09 October 2008

Renouncing the Gray

Well it's that time of year again. For some reason, when the leaves start falling and the temperature drops, I get creative and I start to think about things. Lately I've been downright philosophical. I've been thinking a lot about Christianity and what it is about being a Christian that I despise. See, a lot of times, I am ashamed to call myself a Christian. I've been feeling very guilty about this lately, but I think I've figured out where it's coming from, and it came as a bit of a shock to me.

I am not ashamed of Christ. While I may have doubts and questions about how or why, my belief in who is firm. It's the example set by people that call themselves Christians today that gives me this feeling of repulsion. To figure out why this was making me feel this way, I had to think awhile, and this is what I came up with.

I have been to many churches in Lincoln, and never have I felt welcomed by any of the regulars. No one has ever come up to me and shaken my hand or even offered me a smile. Inside the church there is this bubble and anyone new is a threat to disturb the fragile edges that define the boundaries. Anything new or any change is scary, and people don't like to deal with fear.

Maybe this fear of things changing is where judgment comes in. I want to love others. Matthew 22:37-39 (NIV) says .."Love the Lord your God with all your heart and with all your soul and with all your mind. This is the first and greatest commandment. And the second is like it: Love your neighbor as yourself." People definitely love themselves. I am not exempt by far, but this is something that I've noticed. We are supposed to deny our selves in our service of God so that He can do impossible and amazing things through us. But instead, we crave security and pleasure. We want what we want, and if we want God in this way, then we are trying to make Him work for us.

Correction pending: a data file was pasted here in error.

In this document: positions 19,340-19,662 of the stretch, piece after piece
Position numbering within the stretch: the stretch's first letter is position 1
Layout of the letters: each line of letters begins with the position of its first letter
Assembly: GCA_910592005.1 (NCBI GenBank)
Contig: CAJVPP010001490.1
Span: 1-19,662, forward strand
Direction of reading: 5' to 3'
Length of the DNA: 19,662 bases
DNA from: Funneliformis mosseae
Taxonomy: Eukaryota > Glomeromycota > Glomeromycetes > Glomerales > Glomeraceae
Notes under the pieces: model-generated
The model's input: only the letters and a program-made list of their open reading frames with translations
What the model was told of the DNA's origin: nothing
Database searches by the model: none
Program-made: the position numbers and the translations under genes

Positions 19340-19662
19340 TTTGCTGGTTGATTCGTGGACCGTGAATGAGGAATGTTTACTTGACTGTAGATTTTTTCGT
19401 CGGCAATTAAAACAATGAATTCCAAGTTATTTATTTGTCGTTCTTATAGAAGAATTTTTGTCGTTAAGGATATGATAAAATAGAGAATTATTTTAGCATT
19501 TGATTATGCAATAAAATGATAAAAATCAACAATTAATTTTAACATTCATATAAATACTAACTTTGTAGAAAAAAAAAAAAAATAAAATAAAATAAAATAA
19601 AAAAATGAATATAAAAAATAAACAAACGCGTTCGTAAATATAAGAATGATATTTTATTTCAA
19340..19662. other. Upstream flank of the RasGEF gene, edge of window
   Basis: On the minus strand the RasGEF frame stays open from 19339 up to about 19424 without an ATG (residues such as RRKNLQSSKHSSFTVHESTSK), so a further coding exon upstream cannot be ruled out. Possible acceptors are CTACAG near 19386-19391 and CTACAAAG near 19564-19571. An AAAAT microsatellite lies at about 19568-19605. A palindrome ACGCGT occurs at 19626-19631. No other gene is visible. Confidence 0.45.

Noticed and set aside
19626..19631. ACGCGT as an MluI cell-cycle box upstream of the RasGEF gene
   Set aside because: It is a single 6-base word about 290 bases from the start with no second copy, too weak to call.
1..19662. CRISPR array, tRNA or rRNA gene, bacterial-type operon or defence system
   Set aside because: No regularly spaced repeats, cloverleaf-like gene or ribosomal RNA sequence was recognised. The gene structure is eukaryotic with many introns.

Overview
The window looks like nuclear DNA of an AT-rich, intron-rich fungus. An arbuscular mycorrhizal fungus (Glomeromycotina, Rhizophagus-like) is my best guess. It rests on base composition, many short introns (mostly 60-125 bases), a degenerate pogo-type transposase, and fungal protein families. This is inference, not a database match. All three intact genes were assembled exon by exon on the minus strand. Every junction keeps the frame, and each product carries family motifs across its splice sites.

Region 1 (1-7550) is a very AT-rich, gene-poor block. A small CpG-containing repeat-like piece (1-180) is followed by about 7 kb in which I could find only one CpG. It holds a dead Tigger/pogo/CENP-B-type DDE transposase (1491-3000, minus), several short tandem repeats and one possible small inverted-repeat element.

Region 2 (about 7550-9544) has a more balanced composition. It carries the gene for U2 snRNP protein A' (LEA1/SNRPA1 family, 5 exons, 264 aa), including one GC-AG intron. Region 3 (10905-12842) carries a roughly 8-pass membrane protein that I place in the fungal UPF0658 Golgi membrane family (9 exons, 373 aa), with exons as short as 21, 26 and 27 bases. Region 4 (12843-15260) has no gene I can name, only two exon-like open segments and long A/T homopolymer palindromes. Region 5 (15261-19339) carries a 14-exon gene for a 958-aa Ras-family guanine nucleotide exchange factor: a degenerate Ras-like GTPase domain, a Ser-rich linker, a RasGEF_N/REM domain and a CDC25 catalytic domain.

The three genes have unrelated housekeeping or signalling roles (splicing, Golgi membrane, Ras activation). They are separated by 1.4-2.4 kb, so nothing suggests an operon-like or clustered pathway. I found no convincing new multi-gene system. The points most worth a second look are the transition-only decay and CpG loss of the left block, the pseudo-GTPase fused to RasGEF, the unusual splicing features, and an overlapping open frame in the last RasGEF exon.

If we made love the cornerstone of Christianity, then acceptance would be mandatory. I'm not saying that we should say "anything goes" and that sin doesn't matter. It does, but I think that by living our lives boldly in the example of Christ is how we show others what is right or wrong. If we show people the love of Christ...that is what will draw them in. Having strong stigmas and telling someone outright that their lifestyle is wrong will only push them away. But in doing this, we are reinforcing the edges of the bubble, making it stronger. Making it safer inside and more comfortable, and making it impossible for those who are searching to get in.

I am ashamed to be called a Christian, and I've heard that some are calling themselves Christ followers now. I am sick of titles. I love Christ, and I am searching for him. I make mistakes and there is a lot I don't know, but I am honest in my attempt. And I can't deny that God is active in my life. But as far as being a Christian, count me out.